Among the female mice, however, the evidence was unclear as to whether the cancers observed in them are associated with RFR. The final reports represent the consensus of NTP and a panel of external scientific experts who reviewed the studies in March after draft reports were issued in February.
Indeed, the only clear link between cellphone radiation and cancer was found among male rats (not female rats or male or female mice), and the researchers stressed that the findings do not apply to humans.
Cell phones emit radio frequency radiation (RFR) that scientists have long anxious could cause cancer. By contrast, people are mostly exposed in specific local tissues close to where they hold the phone.
However, scientists at the agency cautioned that the exposure levels and durations were far greater than what people typically encounter, and the experiment used what is now outdated cell technology. The report also says that the radiation levels were much higher than what people are exposed to when using their cellphones. The lowest exposure level was the same as the maximum exposure allowed for cell phone users, a power level that "rarely occurs with typical cell phone use", according to the NTP statement. The highest exposure level in the studies was four times higher than the maximum power level permitted.
The study pointed out that its focus on 2G and 3G was still relevant as the more modern 4G technology has supplanted them, explaining, "While newer technologies have continued to evolve, it is important to note that these technologies have not completely replaced the older technologies". The studies didn't look into the kinds of RFR used for WiFi or 5G networks.
One of the strengths of the studies was that scientists could control how much radiation the rats and mice were getting, which isn't possible when studying how humans use cell phones, Wyde said.
Interestingly, the researchers found that the male mice that were exposed to cellphone radiation actually lived longer than those that were not exposed.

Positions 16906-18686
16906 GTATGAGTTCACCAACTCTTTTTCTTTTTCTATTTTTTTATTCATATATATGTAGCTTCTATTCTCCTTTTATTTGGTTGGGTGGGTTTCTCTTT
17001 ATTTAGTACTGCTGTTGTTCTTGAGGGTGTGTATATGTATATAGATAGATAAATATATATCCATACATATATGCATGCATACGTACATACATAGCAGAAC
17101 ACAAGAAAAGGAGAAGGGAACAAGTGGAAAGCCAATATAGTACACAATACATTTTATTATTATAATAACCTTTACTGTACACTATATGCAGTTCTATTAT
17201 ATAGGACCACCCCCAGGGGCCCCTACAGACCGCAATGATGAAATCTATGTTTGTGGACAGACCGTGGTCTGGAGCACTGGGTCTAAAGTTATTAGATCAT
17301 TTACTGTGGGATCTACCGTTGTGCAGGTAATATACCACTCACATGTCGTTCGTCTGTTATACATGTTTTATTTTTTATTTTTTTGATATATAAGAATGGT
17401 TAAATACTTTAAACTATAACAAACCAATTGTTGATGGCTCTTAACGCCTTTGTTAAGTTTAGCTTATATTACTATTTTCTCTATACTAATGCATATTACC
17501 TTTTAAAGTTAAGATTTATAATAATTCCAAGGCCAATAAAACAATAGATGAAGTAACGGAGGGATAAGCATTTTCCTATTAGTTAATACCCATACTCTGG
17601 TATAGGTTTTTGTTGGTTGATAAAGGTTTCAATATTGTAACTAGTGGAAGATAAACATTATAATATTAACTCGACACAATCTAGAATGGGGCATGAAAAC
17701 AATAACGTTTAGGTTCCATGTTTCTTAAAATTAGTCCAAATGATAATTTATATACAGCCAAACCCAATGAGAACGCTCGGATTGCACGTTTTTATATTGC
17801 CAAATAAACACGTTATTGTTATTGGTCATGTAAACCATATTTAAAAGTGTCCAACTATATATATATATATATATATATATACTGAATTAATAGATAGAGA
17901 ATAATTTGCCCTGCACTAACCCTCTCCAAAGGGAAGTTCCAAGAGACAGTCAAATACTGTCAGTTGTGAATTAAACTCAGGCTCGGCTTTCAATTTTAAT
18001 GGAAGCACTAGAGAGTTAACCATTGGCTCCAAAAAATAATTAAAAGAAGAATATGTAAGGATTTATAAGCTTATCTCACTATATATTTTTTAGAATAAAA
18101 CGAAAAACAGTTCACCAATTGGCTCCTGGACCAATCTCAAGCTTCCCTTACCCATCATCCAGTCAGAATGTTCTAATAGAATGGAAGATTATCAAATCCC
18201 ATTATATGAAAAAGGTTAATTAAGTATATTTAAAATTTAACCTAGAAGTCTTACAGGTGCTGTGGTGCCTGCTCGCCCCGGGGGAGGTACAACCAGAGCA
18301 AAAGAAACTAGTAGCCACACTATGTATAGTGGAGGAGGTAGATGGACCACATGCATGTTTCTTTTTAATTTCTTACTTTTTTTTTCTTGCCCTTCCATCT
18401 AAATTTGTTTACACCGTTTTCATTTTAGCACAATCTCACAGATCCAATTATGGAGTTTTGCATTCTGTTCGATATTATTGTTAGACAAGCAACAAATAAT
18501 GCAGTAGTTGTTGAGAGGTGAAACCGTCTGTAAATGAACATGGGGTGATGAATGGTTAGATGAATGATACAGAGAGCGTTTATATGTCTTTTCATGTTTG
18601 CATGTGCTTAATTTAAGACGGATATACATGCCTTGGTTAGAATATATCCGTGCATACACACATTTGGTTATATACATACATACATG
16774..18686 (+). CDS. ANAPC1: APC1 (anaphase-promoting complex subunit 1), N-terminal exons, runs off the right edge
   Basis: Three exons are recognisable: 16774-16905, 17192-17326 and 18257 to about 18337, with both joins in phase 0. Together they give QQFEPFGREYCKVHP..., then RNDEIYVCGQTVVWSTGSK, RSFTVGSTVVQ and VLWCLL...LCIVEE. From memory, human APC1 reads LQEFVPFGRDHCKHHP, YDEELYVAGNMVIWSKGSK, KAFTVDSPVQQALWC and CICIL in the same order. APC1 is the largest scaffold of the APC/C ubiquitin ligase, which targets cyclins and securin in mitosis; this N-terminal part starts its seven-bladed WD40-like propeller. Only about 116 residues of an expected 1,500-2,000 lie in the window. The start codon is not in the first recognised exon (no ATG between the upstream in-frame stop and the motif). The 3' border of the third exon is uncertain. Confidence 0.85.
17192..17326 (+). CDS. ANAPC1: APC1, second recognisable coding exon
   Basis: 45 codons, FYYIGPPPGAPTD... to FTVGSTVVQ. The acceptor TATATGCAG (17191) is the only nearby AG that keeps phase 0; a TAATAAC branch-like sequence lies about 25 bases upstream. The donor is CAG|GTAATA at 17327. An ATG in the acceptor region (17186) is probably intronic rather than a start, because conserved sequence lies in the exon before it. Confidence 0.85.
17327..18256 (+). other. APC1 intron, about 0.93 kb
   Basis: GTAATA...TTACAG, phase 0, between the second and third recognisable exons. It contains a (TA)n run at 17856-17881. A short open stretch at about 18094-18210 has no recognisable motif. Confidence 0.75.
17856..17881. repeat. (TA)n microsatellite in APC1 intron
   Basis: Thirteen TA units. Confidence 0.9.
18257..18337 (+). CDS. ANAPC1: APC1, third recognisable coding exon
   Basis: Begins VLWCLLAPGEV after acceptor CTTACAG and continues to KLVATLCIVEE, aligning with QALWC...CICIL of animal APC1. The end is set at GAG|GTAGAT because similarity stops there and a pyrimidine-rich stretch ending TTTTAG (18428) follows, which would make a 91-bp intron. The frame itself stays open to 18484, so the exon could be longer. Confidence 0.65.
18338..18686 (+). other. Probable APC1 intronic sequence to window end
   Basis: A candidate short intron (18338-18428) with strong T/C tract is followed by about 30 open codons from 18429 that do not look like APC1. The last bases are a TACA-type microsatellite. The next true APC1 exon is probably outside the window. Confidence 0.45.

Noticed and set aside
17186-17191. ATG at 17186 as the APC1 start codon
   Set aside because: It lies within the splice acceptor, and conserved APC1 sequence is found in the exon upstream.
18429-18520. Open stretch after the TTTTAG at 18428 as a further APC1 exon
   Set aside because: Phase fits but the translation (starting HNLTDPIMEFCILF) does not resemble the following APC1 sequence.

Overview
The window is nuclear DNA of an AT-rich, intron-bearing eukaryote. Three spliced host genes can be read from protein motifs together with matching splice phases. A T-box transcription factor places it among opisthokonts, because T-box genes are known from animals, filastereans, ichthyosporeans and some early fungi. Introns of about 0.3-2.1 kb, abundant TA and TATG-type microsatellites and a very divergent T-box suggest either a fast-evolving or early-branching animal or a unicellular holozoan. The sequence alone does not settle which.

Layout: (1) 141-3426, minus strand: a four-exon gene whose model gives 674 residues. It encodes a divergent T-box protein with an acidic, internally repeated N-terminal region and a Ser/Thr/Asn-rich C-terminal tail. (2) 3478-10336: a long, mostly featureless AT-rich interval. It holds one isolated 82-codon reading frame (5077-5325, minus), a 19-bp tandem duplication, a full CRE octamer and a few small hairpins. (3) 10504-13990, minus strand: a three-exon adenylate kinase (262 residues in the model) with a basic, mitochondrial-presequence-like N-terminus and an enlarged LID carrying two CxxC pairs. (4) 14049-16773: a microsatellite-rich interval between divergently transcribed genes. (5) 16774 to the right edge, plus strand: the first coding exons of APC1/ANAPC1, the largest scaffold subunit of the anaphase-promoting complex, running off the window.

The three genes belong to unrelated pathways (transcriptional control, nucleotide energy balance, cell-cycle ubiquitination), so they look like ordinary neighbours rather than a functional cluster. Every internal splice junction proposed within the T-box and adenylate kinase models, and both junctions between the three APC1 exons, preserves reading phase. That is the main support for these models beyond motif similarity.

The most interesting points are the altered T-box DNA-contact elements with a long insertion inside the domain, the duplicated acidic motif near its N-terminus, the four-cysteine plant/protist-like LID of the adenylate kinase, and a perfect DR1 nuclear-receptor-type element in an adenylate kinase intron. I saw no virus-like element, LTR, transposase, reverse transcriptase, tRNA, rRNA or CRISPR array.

The animals were housed in chambers specifically designed and built for these studies. The animals were exposed for up to two years, for about nine hours a day (with 10 minutes of exposure and 10-minute breaks in between). RFR levels ranged from 1.5 to 6 watts per kilogram in rats, and 2.5 to 10 watts per kilogram in mice.
The studies did not investigate exposure to the radio frequency radiation used for Wi-Fi or 5G networks.
"We do believe that the tumor responses that we have seen in our studies is real and they are associated with radiofrequency radiation", Bucher said. In addition, the studies will try to identify biomarkers that may indicate early effects of radio-frequency radiation exposure in rodents, such as changes in heart rate or molecular changes that might be predictive of cancer.
While some experts, including those at the Food and Drug Administration, debate the level of concern between "clear evidence" and using terms like "some evidence" of adverse risk, Theodora Scarato - executive director of the Environmental Health Trust - says even a small cancer risk could have wide implications on world health.
The lowest exposure level used for the study was equal to the maximum local tissue exposure now allowed for cellphone users, the report states.
In June, at a meeting of scientific counselors to the toxicology agency, Donald Stump, one of the members, anxious that the study "will be vulnerable to criticism that it was conducted using outdated technology". For more information about NTP and its programs, visit https://ntp.niehs.nih.gov.